I am standing in the place where people go to finish their lives – palliative care they call it. I am fascinated by the concept of “palliative” – it means
This place is not meant for healing – they keep reminding me. People that come here are not meant to leave here. It’s strange to think of my mother in this way – the one who will not leave. I find myself continuously adjusting to the reality of our basic impermanence. And though they may try to deny it, there is a great deal of healing happening here. You can feel it, like a good smell of fresh grass in the air, people are clearing their hearts. They are focused on what is REALLY important right now – this is a no-bullshit zone. I watch as they mill about the gentle pond – everyone seems to take their turn at the edge, staring down into the activity of small green frogs leaping valiantly from one lotus pad to another. The flowers in full bloom seem unreal – almost artificial. Their colours are extraordinary. This place is full of generosity of spirit. I notice that there are very few ego’s present in deep grief. And I don’t find any fear here either – fear was something that happened at the beginning – and over time it resigns itself to acceptance. I am warmed by a sense of reliance and trust that seems to come from even people I just walk by and have never met.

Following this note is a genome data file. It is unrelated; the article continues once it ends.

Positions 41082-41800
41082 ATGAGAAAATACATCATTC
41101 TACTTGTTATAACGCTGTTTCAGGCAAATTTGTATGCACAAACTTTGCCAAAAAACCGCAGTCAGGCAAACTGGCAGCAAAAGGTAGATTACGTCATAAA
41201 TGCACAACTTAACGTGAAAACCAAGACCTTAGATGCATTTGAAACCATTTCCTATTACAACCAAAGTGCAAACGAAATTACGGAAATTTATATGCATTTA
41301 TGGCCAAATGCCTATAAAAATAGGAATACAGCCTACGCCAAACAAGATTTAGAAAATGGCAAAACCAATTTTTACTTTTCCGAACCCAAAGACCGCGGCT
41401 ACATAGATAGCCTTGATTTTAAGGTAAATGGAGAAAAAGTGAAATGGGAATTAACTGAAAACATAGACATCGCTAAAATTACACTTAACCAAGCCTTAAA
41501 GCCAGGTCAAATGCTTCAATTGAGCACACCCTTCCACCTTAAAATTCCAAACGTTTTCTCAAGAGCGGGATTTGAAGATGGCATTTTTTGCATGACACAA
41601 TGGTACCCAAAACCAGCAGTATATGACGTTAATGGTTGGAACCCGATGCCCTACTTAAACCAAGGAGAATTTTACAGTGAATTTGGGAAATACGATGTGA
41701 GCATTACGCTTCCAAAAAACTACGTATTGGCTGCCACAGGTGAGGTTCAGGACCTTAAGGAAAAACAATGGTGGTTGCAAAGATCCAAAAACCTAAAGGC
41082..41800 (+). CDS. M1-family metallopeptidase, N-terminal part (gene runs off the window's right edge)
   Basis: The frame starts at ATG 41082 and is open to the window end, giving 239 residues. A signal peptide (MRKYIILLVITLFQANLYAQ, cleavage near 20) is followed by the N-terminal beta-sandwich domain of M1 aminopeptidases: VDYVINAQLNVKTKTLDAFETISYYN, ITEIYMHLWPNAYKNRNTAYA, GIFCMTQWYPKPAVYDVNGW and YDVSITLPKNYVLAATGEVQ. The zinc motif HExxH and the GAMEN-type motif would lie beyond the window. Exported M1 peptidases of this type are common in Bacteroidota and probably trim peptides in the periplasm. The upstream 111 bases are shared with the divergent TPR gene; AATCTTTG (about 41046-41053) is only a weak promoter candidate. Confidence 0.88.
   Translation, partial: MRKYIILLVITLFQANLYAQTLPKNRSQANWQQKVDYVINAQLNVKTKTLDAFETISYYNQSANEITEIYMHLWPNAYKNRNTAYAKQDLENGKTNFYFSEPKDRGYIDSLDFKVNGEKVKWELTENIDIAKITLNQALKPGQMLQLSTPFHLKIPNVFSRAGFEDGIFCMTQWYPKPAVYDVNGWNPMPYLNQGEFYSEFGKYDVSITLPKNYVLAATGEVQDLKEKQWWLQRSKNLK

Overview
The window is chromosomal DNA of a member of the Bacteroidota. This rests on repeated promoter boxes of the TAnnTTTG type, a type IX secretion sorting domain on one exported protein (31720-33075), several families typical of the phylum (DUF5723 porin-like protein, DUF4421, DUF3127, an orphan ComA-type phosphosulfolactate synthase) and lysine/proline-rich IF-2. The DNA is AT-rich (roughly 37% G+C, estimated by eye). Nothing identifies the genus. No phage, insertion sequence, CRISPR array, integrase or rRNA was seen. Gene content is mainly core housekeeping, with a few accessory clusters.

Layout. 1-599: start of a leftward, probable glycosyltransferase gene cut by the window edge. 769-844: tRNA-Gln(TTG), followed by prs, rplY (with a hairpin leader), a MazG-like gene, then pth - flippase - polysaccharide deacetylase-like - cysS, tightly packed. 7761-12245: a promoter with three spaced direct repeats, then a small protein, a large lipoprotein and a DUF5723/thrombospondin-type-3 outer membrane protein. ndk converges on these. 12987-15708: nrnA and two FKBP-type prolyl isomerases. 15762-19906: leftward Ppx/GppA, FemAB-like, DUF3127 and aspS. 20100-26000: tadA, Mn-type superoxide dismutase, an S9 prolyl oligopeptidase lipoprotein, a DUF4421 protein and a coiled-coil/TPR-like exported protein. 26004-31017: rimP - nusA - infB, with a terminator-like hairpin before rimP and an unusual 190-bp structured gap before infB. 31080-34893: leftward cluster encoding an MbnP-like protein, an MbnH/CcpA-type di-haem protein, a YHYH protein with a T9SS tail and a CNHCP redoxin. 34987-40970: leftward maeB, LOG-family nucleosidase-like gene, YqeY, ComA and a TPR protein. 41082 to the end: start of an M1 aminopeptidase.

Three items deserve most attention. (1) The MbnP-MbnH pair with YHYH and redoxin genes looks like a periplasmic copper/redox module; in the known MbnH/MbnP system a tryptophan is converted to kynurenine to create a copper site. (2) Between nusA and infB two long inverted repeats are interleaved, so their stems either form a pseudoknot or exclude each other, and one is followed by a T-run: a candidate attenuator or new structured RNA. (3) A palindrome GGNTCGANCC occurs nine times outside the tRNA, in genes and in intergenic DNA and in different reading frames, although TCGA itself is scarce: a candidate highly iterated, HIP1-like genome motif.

Laughter emanating from the kitchen snaps me back into reality and a moment of wonder – humans are really quite amazing.
We are all walking through the stages of grief – together and apart. It’s a very personal journey – one you can only share a little bit of. The rest happens inside of you in a place not meant for sharing. And no two people will enter and exit the process in the same way.
There are amazing things to be found inside and out through this experience. I find the deeper I enter it, the more I feel like I am just watching it and so far the love and compassion and just good humanness I have experienced and seen throughout this process – has not ceased to amaze me.
We are all going there – in some way at some time. I am greatly reassured by what I am experiencing as I see the happy and content look in my mother’s eyes, the calming of my frantic family who have been caring for her for two years now – the “defrosting” of emotions long held in check because there was simply no room or time for it. I get it – and its all ok. Not easy, very painful – but ok.
It’s my mother that taught me this kind of acceptance and trying to find the good in all the bad things that will inevitably happen to all of us. Everyone WILL get sick, Will get old and they will die. Being ok with the process of how this occurs I suppose is the best we can ask for in dealing with the experience.